$60,000 Pain and Suffering for Chronic Soft Tissue Injuries

Reasons for judgment were released today awarding a Plaintiff just over $73,000 in total damages as a result of injuries and loss sustained in a 2005 BC vehicle collision.
The Plaintiff’s vehicle was rear-ended.  The collision was significant with enough force to brake the seat assembly in her vehicle.  She was 59 years old at the time of impact. The Plaintiff suffered injuries to her neck, shoulder, wrists, knee and elbow. Most of her injuries healed in short order.  The Plaintiff’s neck and shoulder injuries did not and she testified that those areas were painful everyday  some 3 years after the collision.
The Plaintiff’s injuries and their effect are summarized well at paragraph 14 of the judgment which I reproduce below:
[14]            The main complaints of the plaintiff are that she has suffered significant, ongoing, chronic and permanent left neck and shoulder pain, and continuing anxiety, all caused by the motor vehicle accident.  She has kept working throughout, for the most part.  She has continued to work long hours, and at the same time has, on the advice of her doctor, tried a number of different kinds of therapy.  She has gone for two different kinds of physiotherapy, massage therapy, acupuncture, and has sought the services of a kinesiologist, a certified personal trainer.  She also went once for counselling to a psychologist with regard to her anxiety.  She applies ice and heat to alleviate her pain, and uses medications, with apparently limited results.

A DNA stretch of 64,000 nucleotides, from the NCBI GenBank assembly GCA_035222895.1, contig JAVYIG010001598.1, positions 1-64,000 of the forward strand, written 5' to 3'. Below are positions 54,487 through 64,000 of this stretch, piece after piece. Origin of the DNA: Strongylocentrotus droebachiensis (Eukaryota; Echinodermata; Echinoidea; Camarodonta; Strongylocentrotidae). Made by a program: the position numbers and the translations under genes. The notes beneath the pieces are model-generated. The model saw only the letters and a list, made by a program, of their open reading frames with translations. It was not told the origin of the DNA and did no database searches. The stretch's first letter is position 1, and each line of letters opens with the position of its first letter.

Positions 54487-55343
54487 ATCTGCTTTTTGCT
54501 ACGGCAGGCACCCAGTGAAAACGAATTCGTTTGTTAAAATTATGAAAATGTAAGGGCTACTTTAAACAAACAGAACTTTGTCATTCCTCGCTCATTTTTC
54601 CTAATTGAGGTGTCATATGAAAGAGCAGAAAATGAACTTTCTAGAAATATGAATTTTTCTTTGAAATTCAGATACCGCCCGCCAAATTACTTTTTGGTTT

The Plaintiff called her husband to give ‘before and after’ evidence along with her treating chiropractor and family physician.  The defence called no evidence which is somewhat unusual in a contested injury claim.  In most ICBC injury claims that proceed to trial the court hears from both Plaintiff and Defence expert medical witnesses who provide opinion evidence as to the extent of injury and its relationship to the trauma in question.  It appears here that the defence was content to simply rely on their cross examination of the Plaintiff’s physicians.
The court found that the Plaintiff and her husband were ‘extremely credible’.   The court accepted that the Plaintiff’s ongoing complaints were caused by the collision.  In justifying an award of $60,000 for pain and suffering Madam Justice Morrison made the following comments:
[58]            In my view, there has been a significant loss of enjoyment of life for this plaintiff.  She suffers the pain and discomfort that she has described while working, and particularly while sitting at a computer, which involves much of her day.  She will continue to work.  Perhaps even more significantly, she has and will continue to suffer the loss of enjoyment of life that has occurred in her life beyond work.  There has been a significant and negative change in the lifestyle of Mrs. Larlee, ranging from her day-to-day household activities, her passion for gardening, her lifelong involvement with the piano and the accordion, and an active lifestyle which involved vacations and other activities.  Her pain is chronic and ongoing.